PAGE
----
Declaration of Independence

When the Second Continental Congress opened in May 1775, few delegates required to break ties with the mother country. John Dickinson of Pennsylvania led the group that urged a peaceful settlement with Great Britain. Dickinson wrote the Olive Branch Petition, which the Congress approved in July 1775.

The document declared that the colonists were loyal to the King and urged him to remedy their complaints. However, George II ignored the petition. On August 23rd, he declared all the colonies to be in rebellion. A few moths later, Parliament closed all American ports to overseas trade. Those actions convinced many delegates that a peaceful settlement of differences with the British was impossible. The support for American independence continued to build early in 1776. In January, the political writer Thomas Paine issued a sensational pamphlet titled Common Sense. Paine attacked George III as unjust, and he argued brilliantly for the complete independence of the American Colonies.

In June 1776, Richard Henry Lee of Virginia introduced the resolution in the Congress “That these United Colonies are, and of right ought to be, free and independent States”. The Congress appointed a committee to draft a declaration of independence in case Lee’s resolution was adopted. On July 2, the Congress approved Lee’s resolution. It adopted the Declaration of Independence on July 4, 1776, and the United States of America was born.

Thomas Jefferson (1743-1826)

was an American Founding Father who was the principal author of the Declaration of Independence and later served as the third President of the United States from 1801 to 1809. Previously, he was elected the second Vice President of the United States, serving under John Adams from 1797 to 1801. A proponent of democracy, republicanism, and individual rights motivating American colonists to break from Great Britain and form a new nation, he produced formative documents and decisions at both the state and national level. He was a land owner and farmer.

Jefferson was primarily of English ancestry, born and educated in colonial Virginia. He graduated from the College of William & Mary and briefly practiced law, at times defending slaves seeking their freedom. During the American Revolution, he represented Virginia in the Continental Congress that adopted the Declaration, drafted the law for religious freedom as a Virginia legislator, and he served as a wartime governor (1779–1781). He became the United States Minister to France in May 1785, and subsequently the nation’s first Secretary of State in 1790–1793 under President George Washington. Jefferson and James Madison organized the Democratic-Republican Party to oppose the Federalist Party during the formation of the First Party System. With Madison, he anonymously wrote the controversial Kentucky and Virginia Resolutions in 1798–1799, which sought to embolden states’ rights in opposition to the national government by nullifying the Alien and Sedition Acts.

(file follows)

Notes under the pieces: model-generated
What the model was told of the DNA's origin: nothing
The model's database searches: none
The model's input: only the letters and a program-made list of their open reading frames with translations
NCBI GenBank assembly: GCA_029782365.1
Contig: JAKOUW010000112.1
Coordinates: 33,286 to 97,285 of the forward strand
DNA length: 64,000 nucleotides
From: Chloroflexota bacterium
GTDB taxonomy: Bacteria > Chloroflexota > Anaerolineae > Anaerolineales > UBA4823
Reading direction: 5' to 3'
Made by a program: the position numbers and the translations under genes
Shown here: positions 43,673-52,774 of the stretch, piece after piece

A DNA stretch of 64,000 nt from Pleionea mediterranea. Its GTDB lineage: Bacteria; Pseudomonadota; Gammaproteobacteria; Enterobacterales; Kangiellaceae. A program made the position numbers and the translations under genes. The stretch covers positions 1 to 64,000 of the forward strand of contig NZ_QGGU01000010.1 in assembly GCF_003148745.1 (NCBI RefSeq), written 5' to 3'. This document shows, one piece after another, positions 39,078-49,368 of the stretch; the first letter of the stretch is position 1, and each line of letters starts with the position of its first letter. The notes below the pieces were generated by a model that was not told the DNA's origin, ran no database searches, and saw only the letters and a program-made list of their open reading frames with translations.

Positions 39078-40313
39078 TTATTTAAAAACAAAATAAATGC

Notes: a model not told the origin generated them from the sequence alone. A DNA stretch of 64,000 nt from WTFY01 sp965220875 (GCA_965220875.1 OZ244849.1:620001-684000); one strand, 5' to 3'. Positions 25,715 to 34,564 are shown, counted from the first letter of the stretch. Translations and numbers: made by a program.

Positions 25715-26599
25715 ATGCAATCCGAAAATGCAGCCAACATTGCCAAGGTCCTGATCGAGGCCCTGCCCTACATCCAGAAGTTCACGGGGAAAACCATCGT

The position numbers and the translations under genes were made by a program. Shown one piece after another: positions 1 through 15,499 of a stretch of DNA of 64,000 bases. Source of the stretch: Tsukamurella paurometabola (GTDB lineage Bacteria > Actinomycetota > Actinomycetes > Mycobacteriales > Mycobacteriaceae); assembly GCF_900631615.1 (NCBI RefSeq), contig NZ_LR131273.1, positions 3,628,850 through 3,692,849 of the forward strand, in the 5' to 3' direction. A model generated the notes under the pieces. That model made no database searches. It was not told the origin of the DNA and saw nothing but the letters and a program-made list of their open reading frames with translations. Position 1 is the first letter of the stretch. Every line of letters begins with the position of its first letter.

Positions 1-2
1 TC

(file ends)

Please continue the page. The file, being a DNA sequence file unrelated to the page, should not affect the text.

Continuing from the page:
As President, Jefferson pursued the nation’s shipping and trade interests against Barbary pirates and aggressive British trade policies. He also organized the Louisiana Purchase, almost doubling the country’s territory. As a result of peace negotiations with France, his administration reduced military forces. He was reelected in 1804. Jefferson’s second term was beset with difficulties at home, including the trial of former Vice President Aaron Burr. American foreign trade was diminished when Jefferson implemented the Embargo Act of 1807, responding to British threats to U.S. shipping. In 1803, Jefferson began a controversial process of Indian tribe removal to the newly organized Louisiana Territory, and he signed the Act Prohibiting Importation of Slaves in 1807.

Jefferson mastered many disciplines, which ranged from surveying and mathematics to horticulture and mechanics. He was a proven architect in the classical tradition. Jefferson’s keen interest in religion and philosophy earned him the presidency of the American Philosophical Society. He shunned organized religion but was influenced by both Christianity and deism. He was well versed in linguistics and spoke several languages. He founded the University of Virginia after retiring from public office. He was a prolific letter writer and corresponded with many prominent and important people throughout his adult life. His only full-length book is Notes on the State of Virginia (1785), considered the most important American book published before 1800.

After the Americans declared their independence, they had to win it by force. The task proved difficult, partly because the people never fully united behind the war effort. A large number of colonists remained unconcerned about the outcome of the war and supported neither side. As many as a third of the people sympathized with Great Britain. They called themselves Loyalists. The patriots called them Tories, after the Britain’s Tory Party, which strongly supported the king. Victory in the Revolutionary War depended on the patriots, who made up less than a third of the population.